I’m always amazed by how people respond to good news. The UN recently announced an update on its progress toward meeting the Millennium Development Goals (MDG’s). It certainly looks like good news to me. The number of people living in absolute poverty (less than $1.25 a day at PPP) has fallen from 46% in 1990 to 27% in 2005 on UN data. We’re seeing gains in almost all the things that we decided to measure as being important.
We may not meet all the MDG’s in the time horizon initially set out, but we’re gonna get pretty close. This is great news! The level of misery in the world has been dramatically reduced. There should be parties and news flashes and whatnot, but this has been pretty quiet.
There are at least a few reasons why we haven’t heard much about this.
The first place to start is to consider the nature of the media and what sells. Unfortunately good news doesn’t sell the same way as bad news does. Imagine how well a newspaper would sell if the banner headline read “Everything Great as Usual!”. Not going to make you stop and layout the $2 for a paper. Some good news stories do sell papers – the successful rescue of 33 Chilean miners after an incredible amount of time under ground is one obvious exception to the rule. But what would the photo be for less poverty in the world? Would such an abstract story sell papers or ad space? No sales = no headline.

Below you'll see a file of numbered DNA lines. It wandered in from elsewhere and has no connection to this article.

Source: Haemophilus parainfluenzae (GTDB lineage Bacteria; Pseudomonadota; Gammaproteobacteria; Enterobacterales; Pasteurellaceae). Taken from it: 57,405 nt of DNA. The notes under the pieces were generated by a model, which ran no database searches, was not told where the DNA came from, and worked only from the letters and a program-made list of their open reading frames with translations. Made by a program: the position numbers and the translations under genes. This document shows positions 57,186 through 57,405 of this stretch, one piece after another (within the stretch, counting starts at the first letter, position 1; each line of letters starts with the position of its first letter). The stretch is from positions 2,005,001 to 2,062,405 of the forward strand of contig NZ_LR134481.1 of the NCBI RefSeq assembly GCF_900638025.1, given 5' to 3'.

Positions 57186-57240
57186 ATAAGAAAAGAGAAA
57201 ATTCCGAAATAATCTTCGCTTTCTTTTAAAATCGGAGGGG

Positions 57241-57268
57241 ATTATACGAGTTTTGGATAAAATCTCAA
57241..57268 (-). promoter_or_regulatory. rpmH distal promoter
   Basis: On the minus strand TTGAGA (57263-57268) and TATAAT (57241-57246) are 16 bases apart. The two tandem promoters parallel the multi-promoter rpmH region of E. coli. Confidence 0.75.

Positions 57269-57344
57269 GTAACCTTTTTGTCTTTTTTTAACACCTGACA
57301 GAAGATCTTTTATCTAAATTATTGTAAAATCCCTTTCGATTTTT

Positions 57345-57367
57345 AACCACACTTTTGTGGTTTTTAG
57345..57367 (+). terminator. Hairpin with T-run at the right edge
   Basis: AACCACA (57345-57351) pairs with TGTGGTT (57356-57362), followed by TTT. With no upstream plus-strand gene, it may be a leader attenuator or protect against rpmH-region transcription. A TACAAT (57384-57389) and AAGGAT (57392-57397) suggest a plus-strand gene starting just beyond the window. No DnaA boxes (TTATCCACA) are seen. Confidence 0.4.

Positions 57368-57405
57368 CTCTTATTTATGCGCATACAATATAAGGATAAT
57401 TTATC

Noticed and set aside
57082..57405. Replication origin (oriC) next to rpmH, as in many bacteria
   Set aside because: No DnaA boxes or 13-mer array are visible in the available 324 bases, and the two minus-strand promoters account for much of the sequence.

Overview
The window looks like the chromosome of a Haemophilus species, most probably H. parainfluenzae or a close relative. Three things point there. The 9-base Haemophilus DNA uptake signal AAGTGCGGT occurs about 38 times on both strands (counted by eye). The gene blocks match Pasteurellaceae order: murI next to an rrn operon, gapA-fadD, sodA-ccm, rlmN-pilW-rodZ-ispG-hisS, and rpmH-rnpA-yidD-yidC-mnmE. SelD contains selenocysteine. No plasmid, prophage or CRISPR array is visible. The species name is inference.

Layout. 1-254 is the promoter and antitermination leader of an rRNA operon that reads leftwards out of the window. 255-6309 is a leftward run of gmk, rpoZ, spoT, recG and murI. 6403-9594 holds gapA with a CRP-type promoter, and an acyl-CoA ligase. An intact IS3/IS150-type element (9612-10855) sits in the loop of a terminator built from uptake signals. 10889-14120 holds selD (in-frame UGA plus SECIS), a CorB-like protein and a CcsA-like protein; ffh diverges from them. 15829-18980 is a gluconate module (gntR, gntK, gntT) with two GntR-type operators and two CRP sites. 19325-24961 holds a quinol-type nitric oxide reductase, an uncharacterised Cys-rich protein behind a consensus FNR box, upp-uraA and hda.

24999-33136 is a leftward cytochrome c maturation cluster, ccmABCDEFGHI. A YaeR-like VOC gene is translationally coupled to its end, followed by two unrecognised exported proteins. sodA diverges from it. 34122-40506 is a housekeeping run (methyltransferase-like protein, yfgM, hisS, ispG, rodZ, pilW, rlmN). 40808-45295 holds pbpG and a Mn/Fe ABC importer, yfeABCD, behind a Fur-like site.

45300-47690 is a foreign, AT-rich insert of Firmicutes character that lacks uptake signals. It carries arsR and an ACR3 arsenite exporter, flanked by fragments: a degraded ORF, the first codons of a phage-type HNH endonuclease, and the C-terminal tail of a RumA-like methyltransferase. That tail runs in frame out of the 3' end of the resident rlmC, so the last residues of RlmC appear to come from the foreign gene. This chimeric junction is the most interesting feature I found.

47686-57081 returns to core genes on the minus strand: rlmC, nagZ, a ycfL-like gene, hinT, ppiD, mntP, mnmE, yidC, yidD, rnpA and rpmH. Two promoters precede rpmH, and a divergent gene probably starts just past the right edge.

Another reason for a lack of celebration actually caught me by surprise. When this news made its way through academic circles – it’s always a slow news day in academic circles – many people responded by dismissing the results. The main objection was that most of the improvement came from Brazil, India, and China and poverty is still a massive problem in Africa. While it is clearly true that there is still poverty in the world, this attitude isn’t entirely supported by evidence. Yes, some places in Africa haven’t made a lot of improvement, but others are among the highest performers. Gambia, Mali, Senegal, Ethiopia, the Central African Republic and Guinea all make the top 10 in reduction of poverty. Hans Rosling has a great ted talk on the same point. http://www.ted.com/talks/hans_rosling_the_good_news_of_the_decade.html
There may also be an issue about how progress was generally made. We haven’t seen a massive global revolution against capitalism, yet. The progress generally hasn’t been made by wealthy countries interventions or aid or anything of the sort. Most of the gains have been made by economic growth that coincides with increased globalization and trade. Globalization and trade are seen by many active campaigners for the fight against poverty as the enemy. For poverty to be reduced while the enemy succeeds is no success in their eyes, thus no celebration.
Whatever the reason, it is a shame we aren’t celebrating the things that are getting better in the world. There billions of reasons why we should have a celebration. One for every person no longer living in abject poverty.